Best, modest to a fault, would have been entirely uncomfortable with the obscene salaries that leading players command today. And he is adamant that he did not enrich himself as a result of the South African venture, but rather noted in a 2012 Royal Gazette interview: “My thinking was that if I could go there and play, and maybe help a couple of youngsters to improve, to inspire them to play, then I would be doing some good. ... After all I’d done in England with regards to racism, the criticism [at home and abroad] was a bit of a slap in the face at the time.”
Best is still revered in Britain, and the passing of time has embossed the legacy of how he overcame untold adversity to inspire those (Regis, Cunningham, Batson, et al), who have gone on to inspire those (John Barnes, Ian Wright, et al), who have gone on to inspire those (Thierry Henry, Patrick Vieira, et al), who have gone on to inspire the likes of Dele Alli and Raheem Sterling, who grace our television screens on a weekly basis.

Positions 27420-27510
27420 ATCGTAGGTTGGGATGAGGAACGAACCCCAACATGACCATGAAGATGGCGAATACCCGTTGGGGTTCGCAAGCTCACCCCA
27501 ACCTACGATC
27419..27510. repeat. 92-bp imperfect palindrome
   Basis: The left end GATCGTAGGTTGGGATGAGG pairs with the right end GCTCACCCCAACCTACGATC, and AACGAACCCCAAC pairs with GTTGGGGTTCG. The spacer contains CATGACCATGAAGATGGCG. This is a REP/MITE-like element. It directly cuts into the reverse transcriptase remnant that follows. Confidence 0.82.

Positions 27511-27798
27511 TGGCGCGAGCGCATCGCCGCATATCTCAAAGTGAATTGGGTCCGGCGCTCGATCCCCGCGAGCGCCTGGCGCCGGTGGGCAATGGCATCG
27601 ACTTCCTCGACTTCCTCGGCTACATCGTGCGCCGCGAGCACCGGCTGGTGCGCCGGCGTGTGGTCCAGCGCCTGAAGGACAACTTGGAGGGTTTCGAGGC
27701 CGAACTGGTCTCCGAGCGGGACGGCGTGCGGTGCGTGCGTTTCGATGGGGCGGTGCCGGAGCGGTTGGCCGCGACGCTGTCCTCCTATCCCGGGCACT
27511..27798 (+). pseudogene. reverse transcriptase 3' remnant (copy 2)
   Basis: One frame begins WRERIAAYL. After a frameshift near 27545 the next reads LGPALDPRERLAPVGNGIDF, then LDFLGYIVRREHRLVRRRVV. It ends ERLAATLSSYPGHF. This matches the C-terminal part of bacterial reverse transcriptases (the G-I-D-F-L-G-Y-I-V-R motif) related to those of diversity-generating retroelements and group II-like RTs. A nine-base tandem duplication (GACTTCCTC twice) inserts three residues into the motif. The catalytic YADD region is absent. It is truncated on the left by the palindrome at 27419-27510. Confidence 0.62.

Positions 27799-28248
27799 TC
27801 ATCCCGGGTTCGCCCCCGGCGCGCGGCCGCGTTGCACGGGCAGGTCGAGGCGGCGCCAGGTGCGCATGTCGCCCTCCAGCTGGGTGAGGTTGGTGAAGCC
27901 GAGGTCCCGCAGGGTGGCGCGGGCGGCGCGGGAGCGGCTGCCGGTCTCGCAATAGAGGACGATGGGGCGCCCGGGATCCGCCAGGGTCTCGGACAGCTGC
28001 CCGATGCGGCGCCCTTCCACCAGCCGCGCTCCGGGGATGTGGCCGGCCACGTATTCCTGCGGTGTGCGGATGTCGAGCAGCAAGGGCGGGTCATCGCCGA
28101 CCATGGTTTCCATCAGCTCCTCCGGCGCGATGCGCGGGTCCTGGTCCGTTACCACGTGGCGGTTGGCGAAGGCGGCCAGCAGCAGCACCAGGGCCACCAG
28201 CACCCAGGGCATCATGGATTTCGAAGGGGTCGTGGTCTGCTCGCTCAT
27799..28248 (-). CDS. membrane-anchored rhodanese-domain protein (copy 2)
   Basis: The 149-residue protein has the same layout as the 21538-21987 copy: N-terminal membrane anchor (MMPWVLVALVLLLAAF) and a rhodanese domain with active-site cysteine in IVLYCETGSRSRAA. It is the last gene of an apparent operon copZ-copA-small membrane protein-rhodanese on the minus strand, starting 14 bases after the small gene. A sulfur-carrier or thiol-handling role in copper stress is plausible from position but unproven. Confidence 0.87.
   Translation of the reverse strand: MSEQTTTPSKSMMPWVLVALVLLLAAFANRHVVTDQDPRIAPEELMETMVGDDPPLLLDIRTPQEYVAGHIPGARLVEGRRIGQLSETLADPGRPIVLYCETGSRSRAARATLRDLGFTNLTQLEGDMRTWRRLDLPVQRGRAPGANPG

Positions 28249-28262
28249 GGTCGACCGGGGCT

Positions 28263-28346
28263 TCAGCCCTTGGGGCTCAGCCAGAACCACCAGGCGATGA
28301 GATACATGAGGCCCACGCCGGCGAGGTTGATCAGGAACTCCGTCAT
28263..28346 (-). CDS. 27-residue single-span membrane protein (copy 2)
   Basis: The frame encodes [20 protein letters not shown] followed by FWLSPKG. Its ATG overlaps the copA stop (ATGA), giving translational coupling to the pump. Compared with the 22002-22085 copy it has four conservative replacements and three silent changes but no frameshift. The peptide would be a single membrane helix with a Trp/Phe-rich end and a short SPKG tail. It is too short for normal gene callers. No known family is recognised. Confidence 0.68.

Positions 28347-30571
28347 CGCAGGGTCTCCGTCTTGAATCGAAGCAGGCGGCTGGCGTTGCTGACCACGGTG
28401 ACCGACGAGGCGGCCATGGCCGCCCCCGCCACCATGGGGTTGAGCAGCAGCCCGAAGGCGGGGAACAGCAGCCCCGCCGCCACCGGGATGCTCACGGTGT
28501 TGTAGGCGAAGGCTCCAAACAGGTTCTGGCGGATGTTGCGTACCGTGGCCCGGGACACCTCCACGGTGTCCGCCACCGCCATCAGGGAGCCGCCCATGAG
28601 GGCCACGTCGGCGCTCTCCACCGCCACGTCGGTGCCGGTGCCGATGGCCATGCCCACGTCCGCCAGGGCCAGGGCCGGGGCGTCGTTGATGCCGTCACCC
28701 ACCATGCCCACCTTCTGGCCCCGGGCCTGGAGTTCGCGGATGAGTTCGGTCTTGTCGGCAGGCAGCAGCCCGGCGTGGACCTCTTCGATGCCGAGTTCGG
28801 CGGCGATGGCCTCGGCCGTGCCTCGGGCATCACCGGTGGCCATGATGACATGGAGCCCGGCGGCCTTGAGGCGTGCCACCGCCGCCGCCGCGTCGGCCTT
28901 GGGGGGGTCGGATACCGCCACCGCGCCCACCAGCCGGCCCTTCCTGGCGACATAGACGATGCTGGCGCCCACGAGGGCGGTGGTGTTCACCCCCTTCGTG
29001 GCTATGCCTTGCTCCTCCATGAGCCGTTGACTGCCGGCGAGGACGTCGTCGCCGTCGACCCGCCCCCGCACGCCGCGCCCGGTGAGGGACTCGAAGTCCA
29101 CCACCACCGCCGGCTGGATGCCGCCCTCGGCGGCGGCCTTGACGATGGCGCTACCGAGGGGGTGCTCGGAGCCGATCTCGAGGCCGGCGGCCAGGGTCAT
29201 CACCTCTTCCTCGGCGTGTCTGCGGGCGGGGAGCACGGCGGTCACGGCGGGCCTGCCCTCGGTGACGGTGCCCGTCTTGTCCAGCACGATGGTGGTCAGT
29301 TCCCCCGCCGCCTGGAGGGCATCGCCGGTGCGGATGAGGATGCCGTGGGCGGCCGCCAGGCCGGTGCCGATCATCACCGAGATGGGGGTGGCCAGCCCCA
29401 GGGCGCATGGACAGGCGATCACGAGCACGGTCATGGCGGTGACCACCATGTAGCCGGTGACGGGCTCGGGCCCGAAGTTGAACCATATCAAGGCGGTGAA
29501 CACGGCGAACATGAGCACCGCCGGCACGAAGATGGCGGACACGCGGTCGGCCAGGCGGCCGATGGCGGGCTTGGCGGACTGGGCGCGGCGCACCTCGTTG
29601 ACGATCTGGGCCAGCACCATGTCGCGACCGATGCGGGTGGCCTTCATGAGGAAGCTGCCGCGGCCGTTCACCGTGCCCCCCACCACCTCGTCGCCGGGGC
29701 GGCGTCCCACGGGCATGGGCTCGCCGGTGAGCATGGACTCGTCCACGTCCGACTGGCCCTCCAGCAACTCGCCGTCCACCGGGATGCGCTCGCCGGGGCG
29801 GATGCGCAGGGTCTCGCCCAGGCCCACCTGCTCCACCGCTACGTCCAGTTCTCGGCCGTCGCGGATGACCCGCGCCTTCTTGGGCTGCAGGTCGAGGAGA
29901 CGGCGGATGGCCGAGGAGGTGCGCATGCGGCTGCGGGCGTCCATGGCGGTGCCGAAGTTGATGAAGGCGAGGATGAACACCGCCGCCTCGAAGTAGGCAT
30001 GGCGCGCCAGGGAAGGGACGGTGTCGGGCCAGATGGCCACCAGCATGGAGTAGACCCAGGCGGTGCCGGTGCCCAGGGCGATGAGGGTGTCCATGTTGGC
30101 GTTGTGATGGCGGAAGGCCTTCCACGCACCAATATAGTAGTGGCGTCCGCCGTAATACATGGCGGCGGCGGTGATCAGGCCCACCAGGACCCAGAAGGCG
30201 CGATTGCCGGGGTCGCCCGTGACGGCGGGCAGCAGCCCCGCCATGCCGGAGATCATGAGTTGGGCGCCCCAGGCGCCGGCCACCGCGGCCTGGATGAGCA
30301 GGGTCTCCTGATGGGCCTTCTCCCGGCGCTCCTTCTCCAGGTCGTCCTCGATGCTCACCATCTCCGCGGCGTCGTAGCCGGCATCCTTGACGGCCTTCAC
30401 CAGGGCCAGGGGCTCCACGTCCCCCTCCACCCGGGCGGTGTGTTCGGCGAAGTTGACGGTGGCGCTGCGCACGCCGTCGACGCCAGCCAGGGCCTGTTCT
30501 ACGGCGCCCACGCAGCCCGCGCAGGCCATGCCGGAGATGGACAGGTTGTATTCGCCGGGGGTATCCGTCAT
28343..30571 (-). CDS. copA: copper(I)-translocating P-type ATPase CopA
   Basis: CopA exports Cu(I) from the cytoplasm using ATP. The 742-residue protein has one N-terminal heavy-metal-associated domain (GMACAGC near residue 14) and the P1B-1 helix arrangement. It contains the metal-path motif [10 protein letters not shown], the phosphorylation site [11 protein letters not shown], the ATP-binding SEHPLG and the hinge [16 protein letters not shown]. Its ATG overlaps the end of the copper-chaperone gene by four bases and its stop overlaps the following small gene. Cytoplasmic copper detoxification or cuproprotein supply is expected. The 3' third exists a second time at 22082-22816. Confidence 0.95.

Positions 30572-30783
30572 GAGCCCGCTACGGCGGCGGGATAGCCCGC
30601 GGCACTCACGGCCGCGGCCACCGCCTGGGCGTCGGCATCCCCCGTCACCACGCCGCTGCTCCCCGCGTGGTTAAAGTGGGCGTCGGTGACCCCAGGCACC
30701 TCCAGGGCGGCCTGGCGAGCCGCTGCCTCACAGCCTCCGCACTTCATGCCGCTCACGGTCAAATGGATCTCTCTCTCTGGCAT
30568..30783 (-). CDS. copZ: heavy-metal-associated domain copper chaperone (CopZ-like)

For this lasting and continuing impact, it is more than worthwhile for Bermuda to revisit the possibility of elevating Best from Member of the Order of the British Empire.
In 2012, former House Speaker and professional footballer Randy Horton went very public in calling for Best to be given a knighthood.
Not much was done.
Three years later, former media personality Joe Brown built his keynote speech at the 21st Annual R.O. Smith Over-40s All-Star Classic around a personal mission to right a big wrong.
Not much was done.
It is clear by now that Whitehall is not going to be falling over itself to present a gong to a man whose last kick of a football in Britain was more than 40 years ago, so — like those who had most to complain about over the racial make-up of the honours list a fortnight ago — we have to do for ourselves and lobby those in position to effect the change we would like to see.
Every citizen in this country is free to put forward a nomination, although they cannot specify for which award, but they then are required to go the extra mile — to have the courage of their conviction, to see the job through.
In the case of Clyde Best, that means lobbying the honours committee, and there is no better place to start than the top — the Lord Coe of Ranmore, better known as Sebastian Coe, president of the International Association of Athletics Federations.
Coe is the chairman of the sport committee upon whose recommendation the main committee will take its findings to the Cabinet Office before they are moved on to 10 Downing Street and then to Buckingham Palace for the Queen to give Royal Assent.